Australian newspaper blames MMA for 'string of savage street attacks' tied to 'Knockout Game' in U.S.

Chris Hyde

An Australian publication released an article this week questioning the popularity of mixed martial arts (MMA) because of deaths tied to the popularity of UFC and the so-called "Knockout Game."

The Sydney Morning Herald recently released an article titled "Smash, Grapple and Choke: The Unstoppable Force of MMA" that left me shaking my head.

The piece focuses on the role of mixed martial arts (MMA) in two deaths that have occurred in Australia during the last 18 months and also features an interview with the NSW Police Commissioner where he compares the athletes that compete to crime scene photos.

Here are some of my favorite excerpts from the creative work:

"It's brutal, it breaks bodies and it's been blamed for a string of savage street attacks. So why is mixed martial arts the latest gym craze?"

In this quote, the article describes the advertising methods of Ultimate Fighting Championship (UFC):

"MMA has also enjoyed an as yet uninterrupted surge in popularity over the past 10 years - especially in its expression through the Ultimate Fighting Championship (a brand, not a discipline) which aggressively promotes its caged bouts with bloody advertisements, and rewards fighters with incentives for knockout strikes and maximal aggression. And, increasingly, MMA and UFC have coalesced in the public's mind as a source of infamy and disgust."

Tragically, this past holiday, a young man allegedly screamed something about being a fighter before beating another man. Prior to that, an MMA devotee "king hit" an innocent bystander, killing him. While this is terrible, what is the correlation between this incident and fighting inside a cage with medical staff on-site?

On New Year's Eve, Shaun McNeil, 25, boasted “I'm an MMA fighter” according to NSW Police, before allegedly putting Daniel Christie into a life-threatening coma, this on the same Kings Cross corner where, 18 months before, Kieran Loveridge, another MMA devotee, "king-hit" several defenseless passers-by before landing an ambush blow on Thomas Kelly, killing him.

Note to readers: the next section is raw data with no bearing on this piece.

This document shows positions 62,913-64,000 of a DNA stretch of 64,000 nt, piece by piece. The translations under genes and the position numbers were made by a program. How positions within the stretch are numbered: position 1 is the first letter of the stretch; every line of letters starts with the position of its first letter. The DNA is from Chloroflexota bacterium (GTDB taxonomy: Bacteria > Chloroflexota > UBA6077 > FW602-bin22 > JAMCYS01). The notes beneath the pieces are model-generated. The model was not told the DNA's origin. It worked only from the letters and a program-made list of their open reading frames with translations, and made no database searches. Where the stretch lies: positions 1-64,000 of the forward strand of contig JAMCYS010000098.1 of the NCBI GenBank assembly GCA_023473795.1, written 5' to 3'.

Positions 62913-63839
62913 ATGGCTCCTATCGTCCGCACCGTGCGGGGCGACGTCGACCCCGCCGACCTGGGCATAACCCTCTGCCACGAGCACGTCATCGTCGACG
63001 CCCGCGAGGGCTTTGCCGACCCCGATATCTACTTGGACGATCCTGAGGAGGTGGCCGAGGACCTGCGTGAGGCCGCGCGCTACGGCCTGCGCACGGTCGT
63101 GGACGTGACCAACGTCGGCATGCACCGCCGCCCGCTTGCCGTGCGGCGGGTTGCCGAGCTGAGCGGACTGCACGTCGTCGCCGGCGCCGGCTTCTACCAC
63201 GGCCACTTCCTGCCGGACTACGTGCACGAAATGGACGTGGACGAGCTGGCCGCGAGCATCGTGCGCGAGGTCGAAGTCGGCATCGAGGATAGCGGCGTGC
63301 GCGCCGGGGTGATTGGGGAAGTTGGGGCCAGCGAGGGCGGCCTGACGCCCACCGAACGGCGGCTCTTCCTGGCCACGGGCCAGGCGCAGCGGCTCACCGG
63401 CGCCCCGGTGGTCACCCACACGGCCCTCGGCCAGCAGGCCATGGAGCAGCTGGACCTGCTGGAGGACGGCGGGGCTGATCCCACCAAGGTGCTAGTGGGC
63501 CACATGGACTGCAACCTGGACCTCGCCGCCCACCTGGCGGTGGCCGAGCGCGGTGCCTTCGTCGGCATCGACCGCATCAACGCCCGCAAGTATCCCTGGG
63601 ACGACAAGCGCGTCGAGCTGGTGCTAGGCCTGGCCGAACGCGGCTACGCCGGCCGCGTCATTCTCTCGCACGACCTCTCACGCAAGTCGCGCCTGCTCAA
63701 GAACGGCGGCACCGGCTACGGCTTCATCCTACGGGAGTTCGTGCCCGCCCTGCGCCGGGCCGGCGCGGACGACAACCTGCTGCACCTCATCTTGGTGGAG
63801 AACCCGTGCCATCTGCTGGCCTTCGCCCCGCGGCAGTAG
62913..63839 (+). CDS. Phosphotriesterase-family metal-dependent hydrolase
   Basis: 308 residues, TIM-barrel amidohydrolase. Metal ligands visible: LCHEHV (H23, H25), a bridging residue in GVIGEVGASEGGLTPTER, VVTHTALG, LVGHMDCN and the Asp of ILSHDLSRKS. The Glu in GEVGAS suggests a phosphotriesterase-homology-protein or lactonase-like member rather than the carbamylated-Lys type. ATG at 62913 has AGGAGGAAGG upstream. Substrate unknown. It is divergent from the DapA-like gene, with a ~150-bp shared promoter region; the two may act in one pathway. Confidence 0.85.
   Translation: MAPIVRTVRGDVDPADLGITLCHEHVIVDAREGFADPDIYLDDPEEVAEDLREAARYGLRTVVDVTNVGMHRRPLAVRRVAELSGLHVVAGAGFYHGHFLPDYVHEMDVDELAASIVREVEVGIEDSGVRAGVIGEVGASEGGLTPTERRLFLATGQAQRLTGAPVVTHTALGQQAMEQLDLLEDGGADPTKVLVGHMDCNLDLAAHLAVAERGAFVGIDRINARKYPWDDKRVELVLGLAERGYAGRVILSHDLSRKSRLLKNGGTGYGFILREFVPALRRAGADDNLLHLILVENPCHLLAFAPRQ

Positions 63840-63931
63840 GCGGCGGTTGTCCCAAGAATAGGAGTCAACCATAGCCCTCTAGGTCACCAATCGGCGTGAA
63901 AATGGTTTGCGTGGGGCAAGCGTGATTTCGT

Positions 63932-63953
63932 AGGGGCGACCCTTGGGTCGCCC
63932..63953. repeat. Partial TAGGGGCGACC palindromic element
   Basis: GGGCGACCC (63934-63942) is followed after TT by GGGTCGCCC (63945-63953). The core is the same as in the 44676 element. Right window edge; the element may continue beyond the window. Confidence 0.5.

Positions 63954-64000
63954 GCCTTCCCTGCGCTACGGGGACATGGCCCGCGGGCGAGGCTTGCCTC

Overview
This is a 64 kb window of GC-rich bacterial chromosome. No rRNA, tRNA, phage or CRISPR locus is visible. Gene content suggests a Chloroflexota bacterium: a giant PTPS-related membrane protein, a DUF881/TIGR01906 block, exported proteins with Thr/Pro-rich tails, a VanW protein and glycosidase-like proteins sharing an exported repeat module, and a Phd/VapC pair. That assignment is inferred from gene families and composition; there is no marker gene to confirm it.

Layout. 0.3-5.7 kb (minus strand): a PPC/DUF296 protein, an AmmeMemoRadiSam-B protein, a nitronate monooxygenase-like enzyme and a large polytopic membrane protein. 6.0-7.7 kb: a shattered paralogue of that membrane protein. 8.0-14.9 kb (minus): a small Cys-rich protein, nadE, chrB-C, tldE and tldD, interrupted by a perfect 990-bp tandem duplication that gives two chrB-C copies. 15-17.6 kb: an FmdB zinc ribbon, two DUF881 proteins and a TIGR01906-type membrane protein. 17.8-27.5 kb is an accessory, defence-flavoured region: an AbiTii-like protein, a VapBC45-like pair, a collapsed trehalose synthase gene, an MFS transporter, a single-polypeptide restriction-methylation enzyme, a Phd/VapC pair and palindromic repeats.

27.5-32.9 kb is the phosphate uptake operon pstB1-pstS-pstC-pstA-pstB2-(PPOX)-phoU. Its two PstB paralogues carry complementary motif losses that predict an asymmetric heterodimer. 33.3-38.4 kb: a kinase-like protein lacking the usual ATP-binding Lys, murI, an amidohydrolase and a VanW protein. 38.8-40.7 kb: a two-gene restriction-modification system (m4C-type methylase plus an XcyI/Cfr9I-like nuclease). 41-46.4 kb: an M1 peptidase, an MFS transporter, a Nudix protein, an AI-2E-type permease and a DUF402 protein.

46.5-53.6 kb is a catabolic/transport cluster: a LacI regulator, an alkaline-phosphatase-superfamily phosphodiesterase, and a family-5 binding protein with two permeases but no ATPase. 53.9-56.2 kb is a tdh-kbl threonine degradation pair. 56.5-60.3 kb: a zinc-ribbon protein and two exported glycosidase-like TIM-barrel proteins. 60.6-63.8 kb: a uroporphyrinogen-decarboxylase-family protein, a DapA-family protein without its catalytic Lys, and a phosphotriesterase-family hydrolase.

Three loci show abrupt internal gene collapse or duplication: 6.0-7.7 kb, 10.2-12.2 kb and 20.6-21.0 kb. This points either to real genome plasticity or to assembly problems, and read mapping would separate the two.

And my favorite, the paragraph where the Police Commissioner does a bit of comparing.

Only weeks ago NSW Police Commissioner Andrew Scipione - addressing the so-called "king-hit" culture, and a lethal craze in the US called “Knockout” where bystanders are struck unawares - said pictures of the discipline's fighters reminded him of “crime scene photos of victims of assaults on footpaths waiting to be treated by paramedics ...

See more on the so-called "Knockout Game" here.

Not everyone in Australia agrees with the negative connotations the article alleges MMA universally has. In a feature by Herald Sun also released today, four-time Olympic medalist Daniel Kelly leads a large group of people who are asking the government to overturn a ban on MMA in Melbourne.

Kelly believes he is on the verge of fighting under the UFC banner.

The ban revolves around a stance against fighting inside the Octagon "enclosure." Thus adding to the ridiculous attitude a select few who regulate the sport in the world's sixth largest country seem to have. UFC Director Tom Wright publicly said the cage ban was asinine.

"When the Formula One comes to town, they erect fences around downtown Melbourne to protect the fans and athletes, so I find it quite bewildering that they won't allow our enclosure."

If it's not one thing, then it's another.

Do those who cite MMA for such atrocities have a valid point? Or some sort of vendetta against a sport that was last seen "down under" on Dec. 7, 2013 for UFC Fight Night 33: "Hunt vs. Bigfoot?" See more of the "crime scene" argument here.

Where do you side?

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